In a Nutshell
A battle in the final days of World War II saw American troops, surrendered German Wehrmacht forces, and French political prisoners working together to defend a castle from Waffen-SS attackers.
The Whole Bushel
Five days after the death of Adolf Hitler, the 23rd Sherman Tank battalion of the 12th Armored led by Captain John C. Lee advanced on Schloss Itter (German for “Castle Itter”), which contained French political prisoners, military detainees, and resistance leaders. The original guards of the castle were under the command of Sebastien Wimmer who decided to flee the castle rather than fight. Without guards in the prison, the French armed themselves with what weapons remained and welcomed the incoming 23rd Sherman Tank Battalion. Major Josef Gangl, intending to surrender to American forces, met up with the 23rd en route to the castle and entered with them after their surrender.
Gangl understood the situation at hand and knew that the SS guards of the castle would be coming back with more troops. This coalition of anti-Nazi Wehrmacht forces, American troops, and assorted prisoners (made up of everyone from pro-Nazi Vichy government members, former politicians, resistance leaders, and even professional tennis player Jean Borotra) dug in for a counterattack by the SS. Remember: these prisoners had only just been released from their jail cells and were now fighting alongside the men who had jailed them.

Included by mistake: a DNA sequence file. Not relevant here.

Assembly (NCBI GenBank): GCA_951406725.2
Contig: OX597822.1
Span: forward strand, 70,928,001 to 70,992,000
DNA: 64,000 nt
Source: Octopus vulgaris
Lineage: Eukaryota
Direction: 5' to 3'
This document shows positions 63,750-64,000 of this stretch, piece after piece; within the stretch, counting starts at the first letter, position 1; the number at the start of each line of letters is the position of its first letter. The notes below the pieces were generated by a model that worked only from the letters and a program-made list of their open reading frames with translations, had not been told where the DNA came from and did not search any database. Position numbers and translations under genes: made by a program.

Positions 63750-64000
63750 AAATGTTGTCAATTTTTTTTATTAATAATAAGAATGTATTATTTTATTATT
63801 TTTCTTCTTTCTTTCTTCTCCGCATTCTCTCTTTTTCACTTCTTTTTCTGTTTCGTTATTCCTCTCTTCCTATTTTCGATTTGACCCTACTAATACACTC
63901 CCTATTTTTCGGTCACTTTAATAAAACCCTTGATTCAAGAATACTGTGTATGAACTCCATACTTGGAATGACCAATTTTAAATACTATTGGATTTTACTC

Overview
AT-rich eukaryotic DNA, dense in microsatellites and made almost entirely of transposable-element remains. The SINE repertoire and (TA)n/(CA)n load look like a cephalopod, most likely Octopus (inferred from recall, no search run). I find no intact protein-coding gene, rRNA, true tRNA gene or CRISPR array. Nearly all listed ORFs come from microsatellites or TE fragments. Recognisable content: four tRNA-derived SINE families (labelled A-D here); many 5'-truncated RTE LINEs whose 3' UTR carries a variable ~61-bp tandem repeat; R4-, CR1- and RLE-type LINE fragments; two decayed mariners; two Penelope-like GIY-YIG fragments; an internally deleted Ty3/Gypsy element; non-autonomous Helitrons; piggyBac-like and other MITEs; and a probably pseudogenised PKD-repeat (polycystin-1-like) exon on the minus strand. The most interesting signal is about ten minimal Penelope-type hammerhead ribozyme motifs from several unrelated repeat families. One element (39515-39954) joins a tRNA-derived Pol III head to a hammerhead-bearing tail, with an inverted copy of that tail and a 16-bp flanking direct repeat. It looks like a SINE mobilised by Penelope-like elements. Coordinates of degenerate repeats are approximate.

Around 4:00 AM, The Waffen-SS 17th Panzer Grenadier Division surrounded the castle and began its attack. The inhabitants of Schloss Itter gathered their weapons and attempted to fight back against the assailants in the first and only time during WWII that saw American, German, and French forces fighting together. Major Gangl was killed by the bullet of a sniper during the fight. Eventually, reinforcements arrived from the 142nd Infantry. The extra numbers helped defeat the SS forces.
Major Josef Gangl is celebrated as a hero in Tyrol, Austria, near where the battle took place.